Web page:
The approach to social work’s professional and educational standards will be changed. Universities will offer programmes in demanding areas promoted by the volunteer institute.

“The idea of ​​volunteering is important for job seekers in the social sphere. Graduates should have volunteer experience if they apply for a social work programme. They must necessarily work in medical and social institutions and have experience working with people who have disabilities,” said Zhakupova.

Human resource management providing training and retraining of personnel is an important issue of the social security modernisation concept.

Measures are provided to ensure early retirement for citizens involved in harmful and dangerous working conditions. The amount of compulsory pension contributions deducted by the employee since 1998, employer contributions since 2014 and voluntary pension contributions should be enough to buy an annuity, allowing the individual to retire at age 50. The amount is approximately 7 million tenge (US$21,035) for men and 10 million tenge (US$ 30,050) for women.



ATOM Project Honorary Ambassador’s exhibit opens ahead of International Day against Nuclear Tests

ASTANA – The Fallout, The Artwork of Karipbek Kuyukov, a personal exhibit featuring 20 paintings by the famous Kazakh artist and ATOM Project Honorary Ambassador, opened Aug. 9 at the Kazakh National Museum. The event, organised by the museum and supported by the Kazakh Ministry of Foreign Affairs, highlights the heavy consequences of nuclear weapons use for the world and serves as a call to action against such weapons.

Born in the village of Yegindybulak, 100 kilometres from the former Semipalatinsk nuclear test site, Kuyukov remembers the horror of nuclear explosions and saw many children who were born with disabilities. A number of them could not be shown to others beyond their family and lived their whole lives in seclusion._6979

“I am very proud to live in a country that was one of the first to ban nuclear tests. I believe that my most important goal in life is to tell the whole world about what these nuclear tests lead to. You are all healthy people, you have arms and legs and the future is in your hands. We shall strive for the complete elimination of nuclear weapons from the face of the earth. I hope you remember my words for the rest of your life,” Kuyukov told the journalists, visitors and mostly school children who attended the exhibit’s opening ceremony._6863

“Today’s exhibition is devoted both to the sufferings of Kazakh people and the relentless struggle and tremendous faith in the success of our common deal – the building up of a world without nuclear weapons. As it is known, more than 450 nuclear tests were conducted at the Semipalatinsk test site in the second half of the last century; as a result, more than 1.5 million Kazakh citizens were affected by those tests. Many of them, like Kuyukov, suffer birth defects, lifelong debilitating illnesses and early death,” said Kazakh Deputy Foreign Minister Roman Vassilenko._7048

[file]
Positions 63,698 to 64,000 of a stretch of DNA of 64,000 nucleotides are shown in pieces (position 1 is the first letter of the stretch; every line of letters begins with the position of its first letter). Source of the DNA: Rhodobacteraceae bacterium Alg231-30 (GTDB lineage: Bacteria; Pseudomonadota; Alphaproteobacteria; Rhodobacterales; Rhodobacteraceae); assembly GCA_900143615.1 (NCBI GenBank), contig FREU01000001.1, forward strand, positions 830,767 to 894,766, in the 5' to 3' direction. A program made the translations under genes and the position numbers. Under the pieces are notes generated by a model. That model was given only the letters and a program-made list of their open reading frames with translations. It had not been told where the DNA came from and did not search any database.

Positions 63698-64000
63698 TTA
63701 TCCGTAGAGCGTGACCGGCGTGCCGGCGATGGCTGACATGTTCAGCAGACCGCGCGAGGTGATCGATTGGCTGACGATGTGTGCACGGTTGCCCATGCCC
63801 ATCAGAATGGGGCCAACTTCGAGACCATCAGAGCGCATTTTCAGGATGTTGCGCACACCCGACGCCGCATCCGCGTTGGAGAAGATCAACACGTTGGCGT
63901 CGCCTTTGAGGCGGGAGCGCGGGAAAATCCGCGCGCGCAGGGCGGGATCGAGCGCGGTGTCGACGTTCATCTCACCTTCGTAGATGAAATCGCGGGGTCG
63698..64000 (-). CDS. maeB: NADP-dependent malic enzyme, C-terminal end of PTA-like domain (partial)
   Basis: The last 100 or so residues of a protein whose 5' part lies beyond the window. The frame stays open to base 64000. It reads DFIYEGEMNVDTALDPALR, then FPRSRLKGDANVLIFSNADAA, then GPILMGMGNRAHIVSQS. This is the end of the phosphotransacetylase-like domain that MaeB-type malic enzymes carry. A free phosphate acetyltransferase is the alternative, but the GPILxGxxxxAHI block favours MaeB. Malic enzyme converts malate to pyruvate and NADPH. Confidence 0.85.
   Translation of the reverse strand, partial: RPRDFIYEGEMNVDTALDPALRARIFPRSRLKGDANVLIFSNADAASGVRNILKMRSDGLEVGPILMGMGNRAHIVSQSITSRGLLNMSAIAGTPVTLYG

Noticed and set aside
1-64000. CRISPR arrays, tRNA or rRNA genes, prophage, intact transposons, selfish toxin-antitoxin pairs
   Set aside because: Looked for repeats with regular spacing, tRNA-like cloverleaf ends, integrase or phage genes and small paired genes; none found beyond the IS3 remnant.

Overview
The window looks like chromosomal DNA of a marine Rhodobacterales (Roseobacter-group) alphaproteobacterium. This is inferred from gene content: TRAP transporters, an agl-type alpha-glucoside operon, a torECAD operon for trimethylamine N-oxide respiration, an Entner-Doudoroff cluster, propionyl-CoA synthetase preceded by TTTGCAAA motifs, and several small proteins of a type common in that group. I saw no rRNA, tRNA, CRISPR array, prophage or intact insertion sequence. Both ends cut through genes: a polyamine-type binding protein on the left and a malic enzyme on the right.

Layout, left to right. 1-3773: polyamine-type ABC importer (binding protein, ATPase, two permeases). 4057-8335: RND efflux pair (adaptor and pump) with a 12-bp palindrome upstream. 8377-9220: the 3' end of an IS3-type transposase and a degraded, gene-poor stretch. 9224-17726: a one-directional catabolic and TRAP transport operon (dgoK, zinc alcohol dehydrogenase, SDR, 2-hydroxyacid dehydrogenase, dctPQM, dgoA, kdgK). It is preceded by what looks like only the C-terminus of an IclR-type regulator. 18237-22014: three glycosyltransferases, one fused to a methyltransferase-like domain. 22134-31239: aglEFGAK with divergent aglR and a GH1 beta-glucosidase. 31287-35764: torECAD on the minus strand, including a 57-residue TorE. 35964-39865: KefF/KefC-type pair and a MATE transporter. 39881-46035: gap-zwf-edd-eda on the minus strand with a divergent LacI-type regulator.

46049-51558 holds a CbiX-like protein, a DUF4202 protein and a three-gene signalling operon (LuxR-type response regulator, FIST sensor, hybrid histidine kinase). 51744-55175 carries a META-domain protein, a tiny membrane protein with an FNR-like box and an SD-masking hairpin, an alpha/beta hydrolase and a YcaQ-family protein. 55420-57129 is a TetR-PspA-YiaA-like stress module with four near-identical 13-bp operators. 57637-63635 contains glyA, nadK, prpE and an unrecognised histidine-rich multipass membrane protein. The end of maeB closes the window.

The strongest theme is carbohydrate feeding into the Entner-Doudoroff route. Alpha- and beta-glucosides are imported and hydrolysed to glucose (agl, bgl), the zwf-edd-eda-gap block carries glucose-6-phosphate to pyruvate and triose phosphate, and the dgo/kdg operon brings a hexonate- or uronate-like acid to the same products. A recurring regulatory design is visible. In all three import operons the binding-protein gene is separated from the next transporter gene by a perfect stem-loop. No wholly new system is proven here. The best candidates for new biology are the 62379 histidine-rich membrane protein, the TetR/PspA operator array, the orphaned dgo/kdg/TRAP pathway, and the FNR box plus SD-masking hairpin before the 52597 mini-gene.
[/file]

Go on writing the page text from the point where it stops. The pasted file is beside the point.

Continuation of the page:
Kuyukov’s paintings were previously presented at the UN offices in both New York and Geneva, as well as at the International Atomic Energy Agency (IAEA) and the Comprehensive Nuclear-Test-Ban Treaty Organisation (CTBTO) in Vienna. Throughout the world, the pictures arouse understanding and interest among nuclear non-proliferation specialists and ordinary people.  Looking at his art, they discover the history of nuclear tests in Kazakhstan and understand why the country is convinced that nuclear disarmament and elimination of nuclear weapons are essential. Kazakh President Nursultan Nazarbayev, Nevada-Semipalatinsk anti-nuclear movement founder Olzhas Suleimenov and Kuyukov have been fighting for nuclear disarmament around the world for more than 25 years and have been recognised as true leaders in this realm, said Vassilenko._6808

“This exhibition is organised in response to numerous requests from people partly familiar with the works of Kuyukov, not indifferent to his creativity or to his high mission. Some of them plan to visit Astana this month to visit EXPO 2017. Among them are delegates from the Pugwash Conferences on Science and World Affairs, who will meet in Astana on Aug. 25-29 on the eve of the International Day against Nuclear Tests and on the anniversary of the Semipalatinsk test site closure,” he said.

“If we are really committed to the idea of ​​nuclear disarmament, then we must not remain silent; we must act. On Aug. 29, 2012, President Nazarbayev came up with a new initiative called the ATOM Project (Abolish Testing. Our Mission). Over the past five years, a large number of people around the world have learned about the history of nuclear testing and Kazakhstan’s activity against nuclear weapons and supported the online petition of The ATOM Project to help bring into force the Comprehensive Nuclear Test Ban Treaty. Despite the fact that this document has existed for more than 20 years, it has not yet entered into force and requires the support of certain states. However, at least 300,000 people from more than 100 countries have signed an online petition and every day the number of project supporters is growing,” he added.

Every year, Japanese people honour the victims of the atomic bombing of Hiroshima and Nagasaki on Aug. 6 and 9. People recognise the similarity of the historic destinies of the Kazakh and Japanese peoples affected by nuclear weapons; therefore, both countries focus special attention on cooperation in this area.

“Aug. 6, 9 and 29 remind humanity of how peace in the world is important for the development of civilisation and the culture of mankind. The works of Kuyukov will give new impetus to our desire to build a world without nuclear weapons,” said Japanese Ambassador to Kazakhstan Ichiro Kawabata who was a guest of honour at the exhibition launch.

The exhibition is open for capital residents and guests until Aug. 29.



Foreign mural artists make Almaty buildings bright and colourful

ASTANA – Five artists from the United Kingdom, Kyrgyzstan, Russia and Ukraine are creating monumental and decorative art in Almaty as part of International Mural Fest, giving them the chance to splash their inner colours out.